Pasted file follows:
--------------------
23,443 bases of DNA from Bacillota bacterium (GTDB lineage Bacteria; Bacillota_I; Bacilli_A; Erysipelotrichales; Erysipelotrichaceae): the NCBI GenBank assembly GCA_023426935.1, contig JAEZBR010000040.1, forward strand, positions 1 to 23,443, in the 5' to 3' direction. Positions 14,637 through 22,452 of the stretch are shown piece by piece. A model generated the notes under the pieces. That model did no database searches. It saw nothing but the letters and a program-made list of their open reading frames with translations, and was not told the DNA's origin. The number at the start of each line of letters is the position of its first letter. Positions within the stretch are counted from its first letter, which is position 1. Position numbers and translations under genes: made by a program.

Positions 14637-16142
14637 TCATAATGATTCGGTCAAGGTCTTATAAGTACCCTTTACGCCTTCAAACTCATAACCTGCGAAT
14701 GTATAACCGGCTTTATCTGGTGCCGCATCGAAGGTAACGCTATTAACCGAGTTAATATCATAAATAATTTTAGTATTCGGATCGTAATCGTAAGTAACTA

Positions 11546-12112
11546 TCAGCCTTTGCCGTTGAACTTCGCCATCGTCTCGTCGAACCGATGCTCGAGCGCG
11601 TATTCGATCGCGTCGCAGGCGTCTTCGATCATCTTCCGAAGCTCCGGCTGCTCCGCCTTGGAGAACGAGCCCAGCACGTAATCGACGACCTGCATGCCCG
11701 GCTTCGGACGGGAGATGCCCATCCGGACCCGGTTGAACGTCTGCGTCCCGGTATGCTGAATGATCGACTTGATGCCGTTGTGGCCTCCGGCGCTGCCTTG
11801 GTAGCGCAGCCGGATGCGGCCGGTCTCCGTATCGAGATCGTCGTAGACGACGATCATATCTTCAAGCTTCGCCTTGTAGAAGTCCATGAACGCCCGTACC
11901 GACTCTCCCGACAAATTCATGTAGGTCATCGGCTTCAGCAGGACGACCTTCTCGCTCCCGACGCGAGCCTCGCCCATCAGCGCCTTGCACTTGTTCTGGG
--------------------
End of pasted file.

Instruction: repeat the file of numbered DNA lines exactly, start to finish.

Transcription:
23,443 bases of DNA from Bacillota bacterium (GTDB lineage Bacteria; Bacillota_I; Bacilli_A; Erysipelotrichales; Erysipelotrichaceae): the NCBI GenBank assembly GCA_023426935.1, contig JAEZBR010000040.1, forward strand, positions 1 to 23,443, in the 5' to 3' direction. Positions 14,637 through 22,452 of the stretch are shown piece by piece. A model generated the notes under the pieces. That model did no database searches. It saw nothing but the letters and a program-made list of their open reading frames with translations, and was not told the DNA's origin. The number at the start of each line of letters is the position of its first letter. Positions within the stretch are counted from its first letter, which is position 1. Position numbers and translations under genes: made by a program.

Positions 14637-16142
14637 TCATAATGATTCGGTCAAGGTCTTATAAGTACCCTTTACGCCTTCAAACTCATAACCTGCGAAT
14701 GTATAACCGGCTTTATCTGGTGCCGCATCGAAGGTAACGCTATTAACCGAGTTAATATCATAAATAATTTTAGTATTCGGATCGTAATCGTAAGTAACTA

Positions 11546-12112
11546 TCAGCCTTTGCCGTTGAACTTCGCCATCGTCTCGTCGAACCGATGCTCGAGCGCG
11601 TATTCGATCGCGTCGCAGGCGTCTTCGATCATCTTCCGAAGCTCCGGCTGCTCCGCCTTGGAGAACGAGCCCAGCACGTAATCGACGACCTGCATGCCCG
11701 GCTTCGGACGGGAGATGCCCATCCGGACCCGGTTGAACGTCTGCGTCCCGGTATGCTGAATGATCGACTTGATGCCGTTGTGGCCTCCGGCGCTGCCTTG
11801 GTAGCGCAGCCGGATGCGGCCGGTCTCCGTATCGAGATCGTCGTAGACGACGATCATATCTTCAAGCTTCGCCTTGTAGAAGTCCATGAACGCCCGTACC
11901 GACTCTCCCGACAAATTCATGTAGGTCATCGGCTTCAGCAGGACGACCTTCTCGCTCCCGACGCGAGCCTCGCCCATCAGCGCCTTGCACTTGTTCTGGG